The Poetical Works of William Wordsworth

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Página 486 - Earth fills her lap with pleasures of her own; Yearnings she hath in her own natural kind. And, even with something of a Mother's mind, And no unworthy aim, The homely Nurse doth all she can To make her Foster-child, her Inmate Man, Forget the glories he hath known, And that imperial palace whence he came. VII Behold the Child among his new-born blisses, A six years
Página 498 - Stern Lawgiver! yet thou dost wear The Godhead's most benignant grace; Nor know we anything so fair As is the smile upon thy face: Flowers laugh before thee on their beds And fragrance in thy footing treads; Thou dost preserve the stars from wrong; And the most ancient heavens, through Thee, are fresh and strong.
Página 489 - Hence in a season of calm weather Though inland far we be, Our souls have sight of that immortal sea Which brought us hither, Can in a moment travel thither, And see the children sport upon the shore, And hear the mighty waters rolling evermore. Then sing, ye birds, sing, sing a joyous song...
Página 15 - How exquisitely the individual Mind (And the progressive powers perhaps no less Of the whole species) to the external World Is fitted : — and how exquisitely, too, Theme this but little heard of among Men, The external World is fitted to the Mind ; And the creation (by no lower name Can it be called) which they with blended might Accomplish : — this is our high argument.
Página 484 - The Rainbow comes and goes, And lovely is the Rose, The Moon doth with delight Look round her when the heavens are bare; Waters on a starry night Are beautiful and fair; The sunshine is a glorious birth; But yet I know, where'er I go, That there hath past away a glory from the earth.
Página 486 - From God, who is our home: Heaven lies about us in our infancy! Shades of the prison-house begin to close Upon the growing boy, But he beholds the light, and whence it flows, He sees it in his joy; The youth, who daily farther from the east Must travel, still is Nature's priest, And by the vision splendid Is on his way attended; At length the man perceives it die away, And fade into the light of common day.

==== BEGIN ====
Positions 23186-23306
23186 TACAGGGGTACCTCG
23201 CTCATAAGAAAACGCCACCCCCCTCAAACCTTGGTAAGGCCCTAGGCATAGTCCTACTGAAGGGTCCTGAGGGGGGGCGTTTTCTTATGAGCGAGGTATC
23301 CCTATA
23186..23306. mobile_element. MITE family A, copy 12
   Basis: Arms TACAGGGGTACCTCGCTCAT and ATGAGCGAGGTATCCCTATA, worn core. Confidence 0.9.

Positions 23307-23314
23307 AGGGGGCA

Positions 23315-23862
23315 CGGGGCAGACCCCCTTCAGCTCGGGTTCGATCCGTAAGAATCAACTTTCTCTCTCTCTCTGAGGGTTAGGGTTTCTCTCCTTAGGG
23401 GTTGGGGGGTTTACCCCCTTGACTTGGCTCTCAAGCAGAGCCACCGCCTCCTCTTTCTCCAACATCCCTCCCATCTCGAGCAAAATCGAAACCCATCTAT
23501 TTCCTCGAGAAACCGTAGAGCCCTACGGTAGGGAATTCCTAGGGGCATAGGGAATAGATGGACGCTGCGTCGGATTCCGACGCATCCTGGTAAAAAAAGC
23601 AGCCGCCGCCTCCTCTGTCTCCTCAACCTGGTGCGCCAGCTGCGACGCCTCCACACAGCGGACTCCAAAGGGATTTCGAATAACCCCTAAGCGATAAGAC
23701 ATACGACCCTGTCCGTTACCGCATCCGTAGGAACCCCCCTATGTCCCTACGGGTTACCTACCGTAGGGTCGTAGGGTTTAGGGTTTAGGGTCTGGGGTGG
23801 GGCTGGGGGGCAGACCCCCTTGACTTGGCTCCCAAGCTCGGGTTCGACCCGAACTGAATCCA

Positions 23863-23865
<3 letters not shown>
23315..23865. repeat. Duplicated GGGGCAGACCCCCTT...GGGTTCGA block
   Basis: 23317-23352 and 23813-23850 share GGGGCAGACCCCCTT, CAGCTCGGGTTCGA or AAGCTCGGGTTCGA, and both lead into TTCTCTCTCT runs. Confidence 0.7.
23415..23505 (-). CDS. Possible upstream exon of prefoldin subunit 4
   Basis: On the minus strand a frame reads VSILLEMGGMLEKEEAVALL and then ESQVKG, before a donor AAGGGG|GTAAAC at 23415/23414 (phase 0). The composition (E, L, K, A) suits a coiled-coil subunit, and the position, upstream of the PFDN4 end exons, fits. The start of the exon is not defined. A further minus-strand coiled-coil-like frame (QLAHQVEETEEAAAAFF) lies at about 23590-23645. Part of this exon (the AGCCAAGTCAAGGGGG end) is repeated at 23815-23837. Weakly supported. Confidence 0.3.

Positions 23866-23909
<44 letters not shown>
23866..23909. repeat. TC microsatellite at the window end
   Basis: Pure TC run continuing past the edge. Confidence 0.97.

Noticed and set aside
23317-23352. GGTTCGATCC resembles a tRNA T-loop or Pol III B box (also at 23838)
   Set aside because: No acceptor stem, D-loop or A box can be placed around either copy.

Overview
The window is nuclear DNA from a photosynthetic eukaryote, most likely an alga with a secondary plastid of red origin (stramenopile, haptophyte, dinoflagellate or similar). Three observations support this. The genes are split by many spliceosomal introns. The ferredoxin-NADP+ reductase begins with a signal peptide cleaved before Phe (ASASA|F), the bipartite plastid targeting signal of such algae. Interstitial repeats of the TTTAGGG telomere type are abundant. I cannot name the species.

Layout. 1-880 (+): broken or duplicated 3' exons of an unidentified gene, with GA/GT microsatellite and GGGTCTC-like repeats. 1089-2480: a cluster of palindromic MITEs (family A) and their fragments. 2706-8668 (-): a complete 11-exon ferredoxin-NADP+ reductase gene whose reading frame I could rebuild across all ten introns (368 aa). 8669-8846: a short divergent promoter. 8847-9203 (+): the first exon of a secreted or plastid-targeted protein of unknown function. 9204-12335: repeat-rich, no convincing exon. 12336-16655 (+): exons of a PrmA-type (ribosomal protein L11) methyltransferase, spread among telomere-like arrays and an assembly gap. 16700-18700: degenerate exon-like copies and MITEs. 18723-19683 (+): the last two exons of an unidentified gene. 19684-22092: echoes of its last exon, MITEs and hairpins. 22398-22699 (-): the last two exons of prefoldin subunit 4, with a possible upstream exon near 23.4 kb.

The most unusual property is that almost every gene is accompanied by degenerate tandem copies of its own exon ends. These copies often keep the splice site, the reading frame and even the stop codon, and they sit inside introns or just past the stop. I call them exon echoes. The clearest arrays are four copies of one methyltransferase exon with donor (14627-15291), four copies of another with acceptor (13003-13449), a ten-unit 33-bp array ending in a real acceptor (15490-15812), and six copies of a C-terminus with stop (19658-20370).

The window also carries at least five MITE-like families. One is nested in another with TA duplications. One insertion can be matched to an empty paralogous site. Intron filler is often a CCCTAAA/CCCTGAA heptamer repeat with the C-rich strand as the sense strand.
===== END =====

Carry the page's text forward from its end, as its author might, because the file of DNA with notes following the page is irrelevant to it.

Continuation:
Página 14 - All strength, all terror, single or in bands, That ever was put forth in personal form — Jehovah, with his thunder, and the choir Of shouting Angels, and the empyreal thrones, — I pass them unalarmed.
Página 433 - Nature led: more like a man Flying from something that he dreads, than one Who sought the thing he loved. For Nature then (The coarser pleasures of my boyish days, And their glad animal movements all gone by) To me was all in all.
Página 488 - Delight and liberty, the simple creed Of childhood, whether busy or at rest, With new-fledged hope still fluttering in his breast : Not for these I raise The song of thanks and praise : But for those obstinate questionings Of sense and outward things, Fallings from us, vanishings ; Blank misgivings of a creature Moving about in worlds not realized ; High instincts before which our mortal nature Did tremble like a guilty thing surprised...
Página 432 - Is lightened ; that serene and blessed mood In which the affections gently lead us on, Until, the breath of this corporeal frame And even the motion of our human blood Almost suspended, we are laid asleep In body, and become a living soul, While with an eye made quiet by the power Of harmony and the deep power of joy, We see into the life of things.

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